The group took several steps to conceal their sales from the federal, state, and local governments. Many if not most of their customers used credit cards to pay for the cigarettes; and Maddux told the company that processed those sales that he and Carman ran a business called "DSL Ever-Ready Specialty Glass," which sold "glass for homes and auto." In fact, their companies did business under the names of "Your Kentucky Tobacco Resource" and "ESR II." Maddux also told his employees to use email addresses with domain names that disguised the nature of the company's business, like "@asrhomedecor.com." And Maddux arranged for a hotel employee to tip him off whenever officials from the Kentucky Department of Revenue came to town, so that he and Carman could avoid inspections.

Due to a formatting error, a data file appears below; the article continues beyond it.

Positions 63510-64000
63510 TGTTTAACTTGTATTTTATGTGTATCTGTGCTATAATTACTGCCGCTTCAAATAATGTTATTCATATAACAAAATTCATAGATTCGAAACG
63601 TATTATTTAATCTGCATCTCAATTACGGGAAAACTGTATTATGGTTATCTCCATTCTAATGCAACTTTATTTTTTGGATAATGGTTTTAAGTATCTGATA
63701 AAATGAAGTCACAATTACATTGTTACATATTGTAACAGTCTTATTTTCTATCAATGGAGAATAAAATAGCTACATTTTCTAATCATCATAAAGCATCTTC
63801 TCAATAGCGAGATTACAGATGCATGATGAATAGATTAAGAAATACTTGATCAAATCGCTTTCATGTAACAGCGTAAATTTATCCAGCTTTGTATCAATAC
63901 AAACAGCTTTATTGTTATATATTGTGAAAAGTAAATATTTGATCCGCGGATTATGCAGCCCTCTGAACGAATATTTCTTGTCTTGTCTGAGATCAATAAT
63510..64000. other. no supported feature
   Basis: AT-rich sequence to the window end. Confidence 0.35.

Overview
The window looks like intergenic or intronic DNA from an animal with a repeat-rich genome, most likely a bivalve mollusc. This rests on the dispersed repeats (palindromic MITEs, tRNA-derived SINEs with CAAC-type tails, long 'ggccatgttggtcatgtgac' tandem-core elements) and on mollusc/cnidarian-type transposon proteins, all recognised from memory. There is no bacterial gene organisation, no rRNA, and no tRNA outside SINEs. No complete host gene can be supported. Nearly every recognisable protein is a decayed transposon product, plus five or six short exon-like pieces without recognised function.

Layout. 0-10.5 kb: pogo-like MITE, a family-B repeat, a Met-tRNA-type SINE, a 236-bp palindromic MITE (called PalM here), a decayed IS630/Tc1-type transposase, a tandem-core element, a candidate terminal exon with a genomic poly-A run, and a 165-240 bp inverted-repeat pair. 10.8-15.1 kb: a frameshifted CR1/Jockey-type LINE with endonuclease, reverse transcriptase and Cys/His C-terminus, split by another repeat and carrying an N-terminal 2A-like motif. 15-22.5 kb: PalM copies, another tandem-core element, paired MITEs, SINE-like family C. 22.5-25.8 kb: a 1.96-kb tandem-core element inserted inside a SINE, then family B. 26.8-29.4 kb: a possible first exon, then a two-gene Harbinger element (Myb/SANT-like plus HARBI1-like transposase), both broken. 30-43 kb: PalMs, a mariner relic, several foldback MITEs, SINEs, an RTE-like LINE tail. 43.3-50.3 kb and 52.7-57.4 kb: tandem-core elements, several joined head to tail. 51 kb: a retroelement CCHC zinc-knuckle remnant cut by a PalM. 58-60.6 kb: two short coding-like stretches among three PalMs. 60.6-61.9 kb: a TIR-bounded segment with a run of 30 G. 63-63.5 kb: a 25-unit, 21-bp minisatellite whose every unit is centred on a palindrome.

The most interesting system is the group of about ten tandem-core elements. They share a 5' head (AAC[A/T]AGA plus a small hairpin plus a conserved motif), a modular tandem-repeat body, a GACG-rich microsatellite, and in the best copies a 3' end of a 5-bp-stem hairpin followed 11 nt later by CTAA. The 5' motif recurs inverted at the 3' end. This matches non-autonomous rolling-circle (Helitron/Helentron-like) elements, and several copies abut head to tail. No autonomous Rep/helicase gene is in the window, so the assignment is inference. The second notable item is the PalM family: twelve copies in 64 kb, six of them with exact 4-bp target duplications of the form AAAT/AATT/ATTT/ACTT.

Maddux and Carman also failed to report their sales to state authorities as required by federal law. The Jenkins Act, 15 U.S.C. § 376(a) (2006), required cigarette sellers, like Maddux and Carman, to file a monthly report detailing (among other things) the names and addresses of any customers who had purchased untaxed cigarettes. This report would enable state and local governments to collect the taxes owed by each customer. If a seller failed to report his sales, the Act imposed a strict-liability misdemeanor punishable by six months' imprisonment. See 15 U.S.C. § 377 (2006). Maddux and Carman never filed these reports, and made sure their customers knew as much. Their customers in turn stayed silent about their purchase of untaxed cigarettes; and so the taxing authorities never knew about them. Through this plan, Maddux and Carman converted monies that should have been revenue for the taxing governments into profits for themselves.